According to the 2014 Udemy Skills Index, an analysis of trends in American skills development based on data from Udemy’s top 100 paid online courses, technology courses have the highest enrollment numbers of any subject. We get that we need them, and so we’re signing up in droves. But how do you know if you need to upgrade your technical skills, and where do you start? Here are some potential scenarios.
Reason #1: You’re competing with younger candidates for the same jobs
Let’s face it. If you’re 40+, you grew up – and came into the workplace – mostly tech-free. The speed with which people adopt new technology can seem intimidating, but you can’t allow more comfortable (and usually younger) candidates to steal your edge when you in fact have more experience. You don’t, however, have to become a whiz at everything overnight. The pros at Udemy suggest that you start with a single new device, site, or software program. Expect that it won’t be immediately intuitive: there will be a learning curve. Fortunately, there are plenty of online forums, courses, sites, and even live people eager to help.
Reason #2: Your resume still lists Microsoft Office as the only technical skill
While Microsoft Office might give the impression that you’re still working in the 20th century, there’s no need to get an additional degree to upgrade your tech skills. Experience in coding, HTML, InDesign and other programs can set you apart, and these are easy to learn in an online environment such as Udemy. Want to show more in-depth expertise? Start a blog about something you’re passionate about – preferably but not necessarily related to your field. The process will open up new tech frontiers and show employers you’re not afraid to experiment and can manage change.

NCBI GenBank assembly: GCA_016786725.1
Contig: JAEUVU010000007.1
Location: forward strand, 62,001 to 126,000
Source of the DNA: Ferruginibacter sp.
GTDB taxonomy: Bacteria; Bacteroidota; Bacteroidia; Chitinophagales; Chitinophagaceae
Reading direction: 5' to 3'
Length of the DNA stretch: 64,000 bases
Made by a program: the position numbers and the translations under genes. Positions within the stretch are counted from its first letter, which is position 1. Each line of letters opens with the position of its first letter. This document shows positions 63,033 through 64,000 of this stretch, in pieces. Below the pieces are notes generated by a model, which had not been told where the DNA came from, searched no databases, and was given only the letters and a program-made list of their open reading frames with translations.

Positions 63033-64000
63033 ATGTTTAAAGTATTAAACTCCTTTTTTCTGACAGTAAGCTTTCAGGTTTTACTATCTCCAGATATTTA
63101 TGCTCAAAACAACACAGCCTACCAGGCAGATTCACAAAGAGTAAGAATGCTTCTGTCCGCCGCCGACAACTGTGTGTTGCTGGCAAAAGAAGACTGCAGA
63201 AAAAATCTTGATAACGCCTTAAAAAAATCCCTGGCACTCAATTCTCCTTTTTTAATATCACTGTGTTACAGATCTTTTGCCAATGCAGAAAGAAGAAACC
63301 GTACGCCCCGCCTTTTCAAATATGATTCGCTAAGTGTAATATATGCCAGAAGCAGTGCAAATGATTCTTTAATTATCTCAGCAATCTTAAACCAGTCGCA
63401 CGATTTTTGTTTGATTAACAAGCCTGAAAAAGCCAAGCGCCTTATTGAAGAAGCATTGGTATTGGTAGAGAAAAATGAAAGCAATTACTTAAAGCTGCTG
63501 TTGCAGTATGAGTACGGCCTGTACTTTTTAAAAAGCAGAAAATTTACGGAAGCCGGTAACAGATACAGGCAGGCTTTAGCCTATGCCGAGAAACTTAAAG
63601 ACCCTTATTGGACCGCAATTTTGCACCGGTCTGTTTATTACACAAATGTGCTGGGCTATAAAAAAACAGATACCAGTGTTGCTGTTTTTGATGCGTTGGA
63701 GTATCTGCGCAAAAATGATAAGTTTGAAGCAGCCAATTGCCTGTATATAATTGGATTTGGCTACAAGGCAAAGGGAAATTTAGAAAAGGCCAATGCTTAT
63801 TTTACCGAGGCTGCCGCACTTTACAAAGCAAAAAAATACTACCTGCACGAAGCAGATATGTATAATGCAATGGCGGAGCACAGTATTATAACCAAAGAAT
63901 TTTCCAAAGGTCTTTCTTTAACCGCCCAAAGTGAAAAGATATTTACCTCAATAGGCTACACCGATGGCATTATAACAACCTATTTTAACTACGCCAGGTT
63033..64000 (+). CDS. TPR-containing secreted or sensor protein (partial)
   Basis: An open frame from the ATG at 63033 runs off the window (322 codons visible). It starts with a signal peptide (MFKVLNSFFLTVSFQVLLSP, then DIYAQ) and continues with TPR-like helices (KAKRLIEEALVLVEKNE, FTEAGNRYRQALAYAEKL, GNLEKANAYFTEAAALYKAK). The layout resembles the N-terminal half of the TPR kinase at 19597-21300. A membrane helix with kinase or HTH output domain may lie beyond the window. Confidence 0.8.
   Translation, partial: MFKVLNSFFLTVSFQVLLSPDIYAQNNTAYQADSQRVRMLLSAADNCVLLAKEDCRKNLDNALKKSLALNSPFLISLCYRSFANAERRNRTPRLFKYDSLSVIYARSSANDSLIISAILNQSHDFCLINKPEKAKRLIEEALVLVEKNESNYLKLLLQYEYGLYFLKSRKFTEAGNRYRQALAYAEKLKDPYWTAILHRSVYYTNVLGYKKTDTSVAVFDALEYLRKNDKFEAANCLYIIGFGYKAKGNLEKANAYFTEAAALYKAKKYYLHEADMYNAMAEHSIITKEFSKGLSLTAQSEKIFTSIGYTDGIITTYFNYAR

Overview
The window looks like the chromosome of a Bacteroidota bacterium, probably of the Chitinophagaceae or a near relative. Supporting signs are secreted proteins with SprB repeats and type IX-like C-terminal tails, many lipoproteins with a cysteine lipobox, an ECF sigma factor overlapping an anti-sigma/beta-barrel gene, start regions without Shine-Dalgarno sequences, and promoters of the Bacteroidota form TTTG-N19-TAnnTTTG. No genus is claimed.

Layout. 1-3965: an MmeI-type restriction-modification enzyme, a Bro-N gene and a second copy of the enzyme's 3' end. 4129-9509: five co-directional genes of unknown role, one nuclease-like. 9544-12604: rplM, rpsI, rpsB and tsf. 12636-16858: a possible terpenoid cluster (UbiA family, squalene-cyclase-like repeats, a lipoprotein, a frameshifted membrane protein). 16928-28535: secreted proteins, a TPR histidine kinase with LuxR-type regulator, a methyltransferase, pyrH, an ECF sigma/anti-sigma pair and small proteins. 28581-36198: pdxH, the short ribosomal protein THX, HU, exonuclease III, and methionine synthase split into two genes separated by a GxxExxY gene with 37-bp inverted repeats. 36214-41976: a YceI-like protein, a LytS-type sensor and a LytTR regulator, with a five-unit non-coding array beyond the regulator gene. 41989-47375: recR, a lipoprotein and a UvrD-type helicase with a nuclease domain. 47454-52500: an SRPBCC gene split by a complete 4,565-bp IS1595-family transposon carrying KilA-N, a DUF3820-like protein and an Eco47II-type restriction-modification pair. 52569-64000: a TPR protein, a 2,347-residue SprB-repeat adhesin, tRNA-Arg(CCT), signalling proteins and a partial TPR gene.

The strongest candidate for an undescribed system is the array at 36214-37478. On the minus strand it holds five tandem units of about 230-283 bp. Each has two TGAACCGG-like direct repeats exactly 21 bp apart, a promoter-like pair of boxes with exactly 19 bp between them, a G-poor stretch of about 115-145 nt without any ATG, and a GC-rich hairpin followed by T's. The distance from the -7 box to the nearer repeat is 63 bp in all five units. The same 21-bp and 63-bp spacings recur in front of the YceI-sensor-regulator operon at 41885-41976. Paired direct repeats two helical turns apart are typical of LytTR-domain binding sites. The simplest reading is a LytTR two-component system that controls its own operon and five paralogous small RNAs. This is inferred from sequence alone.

Reason #3: You can’t get promoted because you don’t understand the digital side of the business
If you feel stalled in your current job, adding new tech skills to your repertoire could help propel you to the next level. The Udemy experts suggest raising your hand for new tech-related responsibilities or projects at work. Sit down with the people who head up your digital and/or IT departments and learn about what they do, or consider a reciprocal mentorship in which you receive technology advice from a more experienced colleague. You might also volunteer to work on technology for a cause you care about as virtually every nonprofit wants to expand their online presence and use technology to increase efficiency – and you’ll get the opportunity to learn on the job!
Reason #4: You can’t get the results you need with the technology currently in place
Depending on your current role, it might not be enough to know how to use existing technology. In order to make a substantial impact, you may need to jump on the DIY (do-it-yourself) bandwagon. Techopedia defines DIY as a technique that allows general users to develop products or services without the help or aid of an expert or organization in that particular field. According to Udemy, employees can differentiate themselves by applying technology to create solutions to problems they’ve identified at work. “Udemy supports these problem-solvers by providing courses to teach the skills needed to create an app that fills some gap,” says CEO Dennis Yang. “We strongly believe that everyone profits from these immersive learning experiences.”